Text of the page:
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Interested in a Video Game Designer Career? 4 Tips for Success as a Freelancer

Modern man with headphones sitting at the desk and working on computer.
If you are interested in working for yourself, you may decide to go freelance in your career. This means you work on contracts with studios, rather than as an employee of the studio itself. Many people prefer freelancing because of the scheduling flexibility, choice, and lifestyle. There are sacrifices in terms of job stability, benefits, and paying your own taxes – but for a lot of people, the pros outweigh the cons. If this sounds like you, read on for some tips to make sure your freelance design career is successful and as enjoyable as you imagined.

1. Your Portfolio is your Calling Card in a Video Game Designer Career

When you venture out on your own to find clients, you’ll need to show them what you’re capable of. If you’ve already made some games, include them in the portfolio, starting with your best work. Use images, video, prototypes, and anything else you have that you think is relevant. Include any level design or modding experience you have. Links and downloads are helpful, to allow people to play through your levels. It’s great to show that you can document your process of creation as well. Documents that detail your design will allow recruiters to see how you work.

Man talking to a young blonde woman at the cafe.When meeting with recruiters, proof of the work you can do will increase your chances of a contract

2. A Video Game Designer Career Requires Serious Time Management

Working on projects in a freelance video game designer career presents the challenge of running your own schedule. Time management is essential for productivity. A technique that many people use when working independently is the Pomodoro Technique.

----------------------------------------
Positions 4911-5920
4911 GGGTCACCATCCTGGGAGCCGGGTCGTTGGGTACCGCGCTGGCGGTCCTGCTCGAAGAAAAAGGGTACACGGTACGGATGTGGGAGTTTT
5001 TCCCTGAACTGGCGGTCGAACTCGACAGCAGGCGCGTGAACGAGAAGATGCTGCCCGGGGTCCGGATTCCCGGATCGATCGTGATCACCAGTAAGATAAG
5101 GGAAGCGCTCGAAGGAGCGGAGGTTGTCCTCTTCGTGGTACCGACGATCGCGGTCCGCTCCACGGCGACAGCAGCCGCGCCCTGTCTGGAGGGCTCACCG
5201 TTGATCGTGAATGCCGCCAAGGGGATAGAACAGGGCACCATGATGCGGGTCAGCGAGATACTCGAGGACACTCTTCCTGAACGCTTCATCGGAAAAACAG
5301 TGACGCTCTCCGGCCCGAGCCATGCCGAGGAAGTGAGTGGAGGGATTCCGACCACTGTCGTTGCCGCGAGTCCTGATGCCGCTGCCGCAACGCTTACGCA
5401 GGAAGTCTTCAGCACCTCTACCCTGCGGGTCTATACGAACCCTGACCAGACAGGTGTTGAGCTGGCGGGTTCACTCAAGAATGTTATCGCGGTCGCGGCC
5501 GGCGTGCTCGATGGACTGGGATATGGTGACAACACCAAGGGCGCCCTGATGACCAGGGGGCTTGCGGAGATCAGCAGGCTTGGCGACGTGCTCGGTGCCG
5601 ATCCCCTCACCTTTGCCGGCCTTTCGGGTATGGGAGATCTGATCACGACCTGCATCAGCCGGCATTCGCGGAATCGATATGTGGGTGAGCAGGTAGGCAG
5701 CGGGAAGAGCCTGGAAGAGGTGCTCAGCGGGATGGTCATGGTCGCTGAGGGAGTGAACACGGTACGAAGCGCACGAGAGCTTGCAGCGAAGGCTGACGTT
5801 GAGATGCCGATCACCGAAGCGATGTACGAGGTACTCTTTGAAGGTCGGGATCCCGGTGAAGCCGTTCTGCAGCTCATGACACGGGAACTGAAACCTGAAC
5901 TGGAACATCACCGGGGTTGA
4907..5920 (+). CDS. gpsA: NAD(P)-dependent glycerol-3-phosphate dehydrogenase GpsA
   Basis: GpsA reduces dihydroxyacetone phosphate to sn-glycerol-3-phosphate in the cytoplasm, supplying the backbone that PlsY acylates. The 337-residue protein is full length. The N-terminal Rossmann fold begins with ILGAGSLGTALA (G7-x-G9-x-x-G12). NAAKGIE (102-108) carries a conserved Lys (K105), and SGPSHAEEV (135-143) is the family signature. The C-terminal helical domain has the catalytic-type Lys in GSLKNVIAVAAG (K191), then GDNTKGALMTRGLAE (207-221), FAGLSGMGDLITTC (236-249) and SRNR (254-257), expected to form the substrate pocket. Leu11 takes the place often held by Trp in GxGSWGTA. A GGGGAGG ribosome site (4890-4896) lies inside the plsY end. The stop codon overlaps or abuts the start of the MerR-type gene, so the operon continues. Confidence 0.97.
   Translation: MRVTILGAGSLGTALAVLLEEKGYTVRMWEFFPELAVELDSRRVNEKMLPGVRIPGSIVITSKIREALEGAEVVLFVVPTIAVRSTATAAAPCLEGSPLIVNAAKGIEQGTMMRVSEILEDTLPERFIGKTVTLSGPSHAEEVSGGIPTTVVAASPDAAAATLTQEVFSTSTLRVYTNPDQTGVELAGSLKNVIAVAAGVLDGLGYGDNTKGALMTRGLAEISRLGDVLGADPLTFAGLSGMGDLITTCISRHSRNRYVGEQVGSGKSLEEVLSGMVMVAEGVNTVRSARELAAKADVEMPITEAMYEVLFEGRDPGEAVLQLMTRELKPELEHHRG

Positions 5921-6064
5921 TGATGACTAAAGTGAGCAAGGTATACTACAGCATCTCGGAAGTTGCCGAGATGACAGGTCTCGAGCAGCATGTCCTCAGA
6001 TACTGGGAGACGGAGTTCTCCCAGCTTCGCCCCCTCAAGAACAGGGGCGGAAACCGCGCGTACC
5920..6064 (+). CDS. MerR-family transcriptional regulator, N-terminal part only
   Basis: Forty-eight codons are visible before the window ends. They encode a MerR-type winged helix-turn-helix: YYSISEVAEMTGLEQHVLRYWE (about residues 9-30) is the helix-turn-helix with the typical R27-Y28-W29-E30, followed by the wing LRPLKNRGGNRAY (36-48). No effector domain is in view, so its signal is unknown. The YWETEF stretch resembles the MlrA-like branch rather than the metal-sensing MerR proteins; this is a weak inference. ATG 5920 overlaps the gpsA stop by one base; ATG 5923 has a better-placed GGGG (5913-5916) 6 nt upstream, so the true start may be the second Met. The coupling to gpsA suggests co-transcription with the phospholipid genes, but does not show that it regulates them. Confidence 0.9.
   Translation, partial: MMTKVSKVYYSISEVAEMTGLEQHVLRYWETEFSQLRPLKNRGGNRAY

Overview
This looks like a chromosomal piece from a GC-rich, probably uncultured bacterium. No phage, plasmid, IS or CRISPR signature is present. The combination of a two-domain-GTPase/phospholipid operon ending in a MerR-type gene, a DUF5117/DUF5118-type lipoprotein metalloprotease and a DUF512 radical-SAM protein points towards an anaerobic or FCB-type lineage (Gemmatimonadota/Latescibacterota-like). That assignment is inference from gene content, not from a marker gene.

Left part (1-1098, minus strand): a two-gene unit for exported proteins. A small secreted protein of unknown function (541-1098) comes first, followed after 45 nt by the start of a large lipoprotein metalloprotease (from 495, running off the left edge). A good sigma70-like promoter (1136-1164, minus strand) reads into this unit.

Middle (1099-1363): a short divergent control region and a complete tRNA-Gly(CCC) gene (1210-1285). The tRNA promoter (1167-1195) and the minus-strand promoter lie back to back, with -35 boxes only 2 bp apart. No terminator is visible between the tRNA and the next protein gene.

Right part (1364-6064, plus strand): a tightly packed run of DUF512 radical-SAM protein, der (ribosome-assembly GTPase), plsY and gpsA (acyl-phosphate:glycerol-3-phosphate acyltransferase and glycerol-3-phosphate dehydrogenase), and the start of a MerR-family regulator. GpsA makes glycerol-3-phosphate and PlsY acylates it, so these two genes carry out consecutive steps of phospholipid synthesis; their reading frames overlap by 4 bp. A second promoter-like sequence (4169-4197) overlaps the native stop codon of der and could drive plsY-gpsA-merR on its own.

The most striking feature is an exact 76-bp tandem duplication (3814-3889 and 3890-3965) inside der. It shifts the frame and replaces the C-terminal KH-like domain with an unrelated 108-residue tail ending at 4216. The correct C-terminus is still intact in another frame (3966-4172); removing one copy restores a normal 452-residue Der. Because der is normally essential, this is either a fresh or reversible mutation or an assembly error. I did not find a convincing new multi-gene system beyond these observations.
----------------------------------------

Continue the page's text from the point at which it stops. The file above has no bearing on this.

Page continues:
The Pomodoro Technique uses 25 minute chunks to work on focused tasks, followed by short breaks. After 4 of these intervals, or pomodoros, a longer break is taken before starting over. A timer is used to stay on track – in fact, the technique is named after a tomato-shaped kitchen timer (pomodoro means tomato in Italian).

3. Be Wary of Distractions when Freelancing after a Game Design Program

Distractions are the mortal enemy of a freelancer. If you work alone as opposed to in a co-working space, the threat is even more real. Social media networks are major time-drainers, and they are accessible from all of your devices, so it’s important to cut off access. It’s understandable that after video game design courses you may also be easily distracted during design research, as it’s easy to fall down an information rabbit hole. Multiple apps allow you to filter out social media and other distractions while you’re focusing on work, so you can choose one that works best for you. Turning off your phone ringer and email notifications is also helpful during your designated work hours.

Man working with multiple electronic devices. Distractions should be monitored when freelancing to ensure productivity

4. Networking Skills Make for a Great Freelance Video Game Designer Career

Networking is a major investment in your professional life. As a new game designer, this is one of the most effective ways you can find work. Online communities and social networks may already be a place where you are meeting people, as many game design students are already involved in forums, sharing work online, and are comfortable on many platforms. Gaming conventions and events are great places to meet others as well. Professional organizations like the Entertainment Software Association of Canada and the International Game Developers Association can also help you stay connected to the rest of the industry in Canada.

Are you interested in a game design program?

Contact Oxford College for more information!

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